Neverland: 132 Days to Go

I woke up today and thought about my previous post and I said to myself, “133 Days to go!” Then it hit me — days are supposed to be ticked off. For a couple of minutes, I just lay there, unable to accept how fast 133 turned to 132. But it was true. 132 Days to go before she leaves and this is already the second entry in my cruel countdown.

I guess to keep track of time this way is a horrifying thing to do. I hate pondering the future, and whenever I hear of updates regarding Chemae’s immigration to Canada, I just shrug them off and try not to look far ahead. As a rule, I keep things blurry regarding this immigration subject, so they don’t fill my everyday thoughts. But now that I’m marching along the home stretch, it’s becoming really hard to look away from the terrifying facts.

Which brings me to another fact: Today is Chemae and my mother’s birthday.

I’m a fan of irony and paradox. When something unbelievable happens, it provides us an opportunity to reflect on what it could mean — not how it happened because that could be unexplainable. In short, when faced with an unbelievable truth, we must ask “What?” and now “How?”

It is a paradox that the two most important women in my life were both born on the same day, April 3; just like it is a paradox and an irony that Chemae is leaving on August 14, my 25th birthday. Which is why I must ask again, “What does it all mean?”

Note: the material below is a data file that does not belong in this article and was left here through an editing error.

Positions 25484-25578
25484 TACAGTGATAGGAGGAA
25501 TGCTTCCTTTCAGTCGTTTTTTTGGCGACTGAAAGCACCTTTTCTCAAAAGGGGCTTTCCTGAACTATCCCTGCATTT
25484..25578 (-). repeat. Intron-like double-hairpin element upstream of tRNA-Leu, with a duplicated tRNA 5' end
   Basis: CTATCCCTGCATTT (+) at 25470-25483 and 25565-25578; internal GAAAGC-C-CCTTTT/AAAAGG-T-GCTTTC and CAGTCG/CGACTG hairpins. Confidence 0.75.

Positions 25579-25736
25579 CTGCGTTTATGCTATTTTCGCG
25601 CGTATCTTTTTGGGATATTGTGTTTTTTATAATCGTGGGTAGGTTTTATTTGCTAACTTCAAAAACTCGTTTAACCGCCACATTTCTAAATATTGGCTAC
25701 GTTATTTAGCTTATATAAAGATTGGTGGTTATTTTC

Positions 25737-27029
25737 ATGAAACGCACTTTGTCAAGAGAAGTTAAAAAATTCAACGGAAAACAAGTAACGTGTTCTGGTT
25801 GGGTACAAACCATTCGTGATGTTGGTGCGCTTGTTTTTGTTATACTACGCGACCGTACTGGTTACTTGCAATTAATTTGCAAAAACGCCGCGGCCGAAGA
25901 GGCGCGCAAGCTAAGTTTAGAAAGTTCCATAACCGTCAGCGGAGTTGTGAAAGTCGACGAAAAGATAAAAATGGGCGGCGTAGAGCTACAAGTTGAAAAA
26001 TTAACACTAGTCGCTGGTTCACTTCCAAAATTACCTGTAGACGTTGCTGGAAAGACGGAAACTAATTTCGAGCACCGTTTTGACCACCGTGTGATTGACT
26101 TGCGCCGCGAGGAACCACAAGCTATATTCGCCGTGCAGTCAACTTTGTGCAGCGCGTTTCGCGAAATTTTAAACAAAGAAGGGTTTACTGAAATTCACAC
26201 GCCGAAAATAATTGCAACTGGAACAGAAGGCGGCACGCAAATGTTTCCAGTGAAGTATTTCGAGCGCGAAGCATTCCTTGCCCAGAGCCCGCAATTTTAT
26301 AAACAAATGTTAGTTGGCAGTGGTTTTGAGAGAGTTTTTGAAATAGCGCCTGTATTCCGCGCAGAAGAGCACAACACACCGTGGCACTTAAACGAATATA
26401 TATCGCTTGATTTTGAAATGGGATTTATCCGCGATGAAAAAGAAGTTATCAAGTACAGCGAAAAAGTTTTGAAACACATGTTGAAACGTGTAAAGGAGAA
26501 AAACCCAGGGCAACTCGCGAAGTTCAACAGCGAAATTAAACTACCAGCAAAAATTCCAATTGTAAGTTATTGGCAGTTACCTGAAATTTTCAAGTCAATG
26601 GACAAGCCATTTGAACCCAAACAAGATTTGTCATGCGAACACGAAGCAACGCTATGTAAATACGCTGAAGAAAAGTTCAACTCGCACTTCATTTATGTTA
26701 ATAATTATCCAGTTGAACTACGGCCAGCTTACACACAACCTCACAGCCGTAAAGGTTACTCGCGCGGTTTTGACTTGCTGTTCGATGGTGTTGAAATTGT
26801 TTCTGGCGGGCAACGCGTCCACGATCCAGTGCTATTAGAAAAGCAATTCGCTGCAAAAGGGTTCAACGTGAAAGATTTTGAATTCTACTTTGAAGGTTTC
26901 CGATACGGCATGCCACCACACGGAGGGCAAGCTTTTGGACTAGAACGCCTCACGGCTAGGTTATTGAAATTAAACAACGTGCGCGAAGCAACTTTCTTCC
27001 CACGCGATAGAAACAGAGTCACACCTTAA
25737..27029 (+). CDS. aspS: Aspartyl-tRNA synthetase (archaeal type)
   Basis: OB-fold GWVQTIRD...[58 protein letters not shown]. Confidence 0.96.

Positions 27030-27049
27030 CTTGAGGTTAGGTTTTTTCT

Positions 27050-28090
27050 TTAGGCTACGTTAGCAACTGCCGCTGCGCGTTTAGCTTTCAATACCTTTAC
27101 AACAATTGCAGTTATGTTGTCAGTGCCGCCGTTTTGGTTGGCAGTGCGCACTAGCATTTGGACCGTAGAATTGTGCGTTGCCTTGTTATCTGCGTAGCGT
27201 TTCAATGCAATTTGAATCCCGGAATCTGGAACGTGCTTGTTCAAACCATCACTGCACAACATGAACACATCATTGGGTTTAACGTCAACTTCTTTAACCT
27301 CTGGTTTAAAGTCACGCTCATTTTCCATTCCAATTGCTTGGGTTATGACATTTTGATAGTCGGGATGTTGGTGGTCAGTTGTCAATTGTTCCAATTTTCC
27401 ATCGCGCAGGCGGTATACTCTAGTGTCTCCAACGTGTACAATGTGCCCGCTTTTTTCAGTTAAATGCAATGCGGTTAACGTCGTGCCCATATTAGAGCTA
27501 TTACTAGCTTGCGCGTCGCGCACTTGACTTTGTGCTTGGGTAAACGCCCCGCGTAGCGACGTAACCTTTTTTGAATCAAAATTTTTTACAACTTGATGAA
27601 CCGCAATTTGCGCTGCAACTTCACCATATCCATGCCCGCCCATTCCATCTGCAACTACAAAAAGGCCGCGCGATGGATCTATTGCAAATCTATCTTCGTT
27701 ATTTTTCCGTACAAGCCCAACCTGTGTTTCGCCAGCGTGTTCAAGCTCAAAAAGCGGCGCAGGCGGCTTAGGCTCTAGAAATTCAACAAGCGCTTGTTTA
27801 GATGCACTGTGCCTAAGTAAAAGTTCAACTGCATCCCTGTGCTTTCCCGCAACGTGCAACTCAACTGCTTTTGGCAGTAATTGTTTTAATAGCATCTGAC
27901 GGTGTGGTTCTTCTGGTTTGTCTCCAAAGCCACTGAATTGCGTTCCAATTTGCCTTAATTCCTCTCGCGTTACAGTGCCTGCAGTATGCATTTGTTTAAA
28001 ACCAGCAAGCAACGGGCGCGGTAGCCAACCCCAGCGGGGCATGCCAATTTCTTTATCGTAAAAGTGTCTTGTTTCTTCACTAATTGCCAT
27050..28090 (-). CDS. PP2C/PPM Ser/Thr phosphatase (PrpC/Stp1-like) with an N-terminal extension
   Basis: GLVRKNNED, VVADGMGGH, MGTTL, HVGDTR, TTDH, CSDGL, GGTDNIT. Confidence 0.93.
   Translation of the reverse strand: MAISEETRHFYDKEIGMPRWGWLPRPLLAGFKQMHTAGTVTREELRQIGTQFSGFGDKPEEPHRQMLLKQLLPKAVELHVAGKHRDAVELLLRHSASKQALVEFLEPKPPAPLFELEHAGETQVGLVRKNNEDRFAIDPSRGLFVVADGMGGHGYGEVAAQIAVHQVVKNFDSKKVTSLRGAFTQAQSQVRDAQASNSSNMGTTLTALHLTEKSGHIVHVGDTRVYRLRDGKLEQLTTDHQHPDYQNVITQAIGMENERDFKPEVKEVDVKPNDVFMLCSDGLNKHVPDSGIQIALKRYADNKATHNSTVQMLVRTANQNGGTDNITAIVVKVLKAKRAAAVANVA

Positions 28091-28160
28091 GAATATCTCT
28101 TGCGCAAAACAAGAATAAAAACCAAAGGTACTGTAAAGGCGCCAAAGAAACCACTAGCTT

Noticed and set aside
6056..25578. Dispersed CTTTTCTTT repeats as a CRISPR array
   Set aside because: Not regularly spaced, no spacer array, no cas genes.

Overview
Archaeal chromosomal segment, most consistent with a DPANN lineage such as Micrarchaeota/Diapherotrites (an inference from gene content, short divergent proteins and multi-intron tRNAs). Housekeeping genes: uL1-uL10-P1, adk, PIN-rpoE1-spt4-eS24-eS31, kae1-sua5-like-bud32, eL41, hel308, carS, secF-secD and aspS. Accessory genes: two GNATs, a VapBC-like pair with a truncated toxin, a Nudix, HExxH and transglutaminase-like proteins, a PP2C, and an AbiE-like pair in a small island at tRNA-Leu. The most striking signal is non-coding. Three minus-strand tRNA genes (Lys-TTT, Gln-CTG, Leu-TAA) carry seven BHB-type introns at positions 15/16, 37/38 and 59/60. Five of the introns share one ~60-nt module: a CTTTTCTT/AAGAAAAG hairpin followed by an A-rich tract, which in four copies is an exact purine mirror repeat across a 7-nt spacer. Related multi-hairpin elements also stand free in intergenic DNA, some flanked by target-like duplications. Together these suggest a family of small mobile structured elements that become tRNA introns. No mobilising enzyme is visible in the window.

They could mean nothing, of course. I don’t want to go all philosophical here, but suffice it to say, instead of being nihilistic and saying they don’t mean anything, I choose to put meaning in these symbolic events.

I think Chemae and my mother being born on the same day means that they are the main sources of my strength, character and purpose. I think just as my mother brought me into the world as a child, Chemae will leave me so I can become a man. For sure, it’s cheesy as hell and some would say random, but that’s the meaning I choose. Not everyone is given such a beautiful paradox to think about, so I’d be a fool to just throw it away.

Tomorrow, Chemae will return and my world will seem real again; everything I do will have some significance again; time will not be wasted once more. Today, there’s no celebration in our very simple home. My mother’s outside, collecting our clothes on the clotheslines. She said she’ll cook pancit bihon later. Pancit bihon is one of Chemae’s most favorite dishes — heck, I think she can survive on it for the rest of her life.

Happy birthday to the two greatest women in my world, perhaps the two greatest persons. 132 Days to go.

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